Sleeping pills, primarily benzodiazepines, nonbenzodiazepine omega-receptor agonists (zolpidem), tricyclic antidepressants, selective gamma-aminobutyric acid (GABA) agents, and antihistamines, have been widely introduced in an era where sleeping and anxiety disorders are common. Approximately 2–5% of sleeping pill users are young adults, while most are older adults and women. Sleeping pills are well known for their undesired side-effects, including daytime sedation, confusion, cognitive deficits, dependency, withdrawal, rebound symptoms, ataxia, dysarthria, diplopia, and vertigo (Wang et al., 2001). Benzodiazepine can cause various adverse events such as falls, major fractures, and motor vehicle accidents. The elderly are at a particular risk of such adverse events because of poor elimination of the metabolized drugs (Tamblyn et al., 2005). Furthermore, the use of benzodiazepine and zolpidem was associated with a 15% increase in mortality rate. Winkelmayer et al. previously concluded that frequent use of benzodiazepines and zolpidem may lead to higher mortality rates in patients undergoing dialysis (Winkelmayer et al., 2007). Various studies have reported sleep disorders in patients with CKD and those receiving dialysis (Winkelmayer et al., 2007; Natale et al., 2019). Sleep disorders may increase the use of sleeping pills. In patients with CKD and ESRD, the elimination of these drugs may be impaired or shortened, thus leading to a higher risk of adverse events. As the relationship between the cumulative use of sleeping pills and the subsequent risk of CKD and ESRD is still poorly understood, the purpose of this study was to assess the impact of sleeping pill exposure on CKD and further ESRD.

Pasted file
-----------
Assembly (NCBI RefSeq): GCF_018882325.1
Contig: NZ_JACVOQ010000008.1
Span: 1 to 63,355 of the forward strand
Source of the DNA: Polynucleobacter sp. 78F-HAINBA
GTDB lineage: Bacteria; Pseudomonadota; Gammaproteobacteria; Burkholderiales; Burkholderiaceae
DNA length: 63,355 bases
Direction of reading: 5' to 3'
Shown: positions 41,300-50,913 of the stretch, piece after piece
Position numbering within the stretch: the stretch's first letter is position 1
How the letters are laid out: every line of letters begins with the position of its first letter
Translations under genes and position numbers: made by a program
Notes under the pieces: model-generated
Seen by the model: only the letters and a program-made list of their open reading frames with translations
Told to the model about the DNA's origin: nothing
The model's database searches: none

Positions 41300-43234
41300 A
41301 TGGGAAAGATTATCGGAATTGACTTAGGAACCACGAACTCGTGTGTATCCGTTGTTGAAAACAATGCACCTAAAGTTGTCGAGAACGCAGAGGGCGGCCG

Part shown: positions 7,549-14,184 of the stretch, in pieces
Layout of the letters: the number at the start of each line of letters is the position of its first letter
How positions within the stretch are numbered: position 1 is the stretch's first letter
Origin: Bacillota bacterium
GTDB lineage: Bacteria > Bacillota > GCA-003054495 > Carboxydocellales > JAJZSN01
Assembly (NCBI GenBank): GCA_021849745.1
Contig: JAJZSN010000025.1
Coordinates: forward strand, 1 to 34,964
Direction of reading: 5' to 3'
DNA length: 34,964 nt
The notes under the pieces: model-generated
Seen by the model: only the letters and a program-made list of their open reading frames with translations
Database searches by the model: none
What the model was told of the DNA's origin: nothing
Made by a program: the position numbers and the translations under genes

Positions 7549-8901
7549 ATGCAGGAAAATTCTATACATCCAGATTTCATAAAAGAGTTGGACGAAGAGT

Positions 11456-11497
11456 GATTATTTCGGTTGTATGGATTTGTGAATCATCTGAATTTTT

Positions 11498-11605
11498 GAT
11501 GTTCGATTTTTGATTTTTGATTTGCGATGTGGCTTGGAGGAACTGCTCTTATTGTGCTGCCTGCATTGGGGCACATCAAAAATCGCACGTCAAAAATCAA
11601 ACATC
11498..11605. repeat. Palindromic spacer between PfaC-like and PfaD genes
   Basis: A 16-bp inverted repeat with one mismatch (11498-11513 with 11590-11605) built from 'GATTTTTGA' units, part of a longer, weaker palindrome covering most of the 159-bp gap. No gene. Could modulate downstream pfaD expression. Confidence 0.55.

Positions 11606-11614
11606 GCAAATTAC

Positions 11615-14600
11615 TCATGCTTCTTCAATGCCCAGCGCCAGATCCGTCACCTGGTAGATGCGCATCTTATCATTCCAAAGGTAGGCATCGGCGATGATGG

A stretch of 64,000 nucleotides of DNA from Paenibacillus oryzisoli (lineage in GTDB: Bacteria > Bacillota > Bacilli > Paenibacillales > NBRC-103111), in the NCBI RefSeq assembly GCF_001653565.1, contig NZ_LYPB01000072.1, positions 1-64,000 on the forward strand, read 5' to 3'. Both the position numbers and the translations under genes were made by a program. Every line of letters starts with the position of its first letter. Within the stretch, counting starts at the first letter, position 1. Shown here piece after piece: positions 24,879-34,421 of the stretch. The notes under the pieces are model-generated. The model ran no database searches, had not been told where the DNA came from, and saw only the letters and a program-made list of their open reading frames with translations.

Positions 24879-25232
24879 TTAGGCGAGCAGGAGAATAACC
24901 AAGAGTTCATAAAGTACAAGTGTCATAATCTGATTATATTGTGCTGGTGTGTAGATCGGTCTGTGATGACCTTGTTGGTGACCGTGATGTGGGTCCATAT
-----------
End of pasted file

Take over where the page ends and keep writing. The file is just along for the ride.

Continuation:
Materials and Methods
The present study was designed as a longitudinal data study and time-to-event analysis and was conducted over a 13-year period, using data acquired from the National Health Insurance Research Database (NHIRD), which is maintained by the National Health Research Institutes. The NHIRD consists of broad population-based datasets covering 99.9% of the Taiwanese inhabitants. We applied inpatient and outpatient datasets that had diagnoses clarified using the International Classification of Disease, Ninth Revision, Clinical Modification (ICD-9-CM) codes. All data were anonymized to ensure the privacy of all the participants.
Inclusion and Exclusion Criteria
The details of the inclusion and exclusion criteria are shown in Figure 1. Those patients who were using sleeping pills were matched with those not using sleeping pills (control group) by propensity score matching (two controls for each sleeping pill user) according to age, sex, and index date, using the same exclusion criteria. The index dates of sleeping pill users and sleeping pill nonusers were matched in the same month. CKD was represented with ICD-9-DM code 585. The patients with ESRD requiring dialysis (ESRDd) were represented with the ICD-9-DM codes for peritoneal dialysis and hemodialysis. With the criteria of absence of evidence of CKD and ESRDd over the previous 3 years (1997–1999), the study subjects were enrolled from January 1, 2000, until December 31, 2013, and defined as newly diagnosed with CKD/ESRDd (Figure 1).
FIGURE 1. The flowchart of study sample selection from the National Health Insurance Research Database in Taiwan.
Outcome and Comorbidities (Potential Confounders)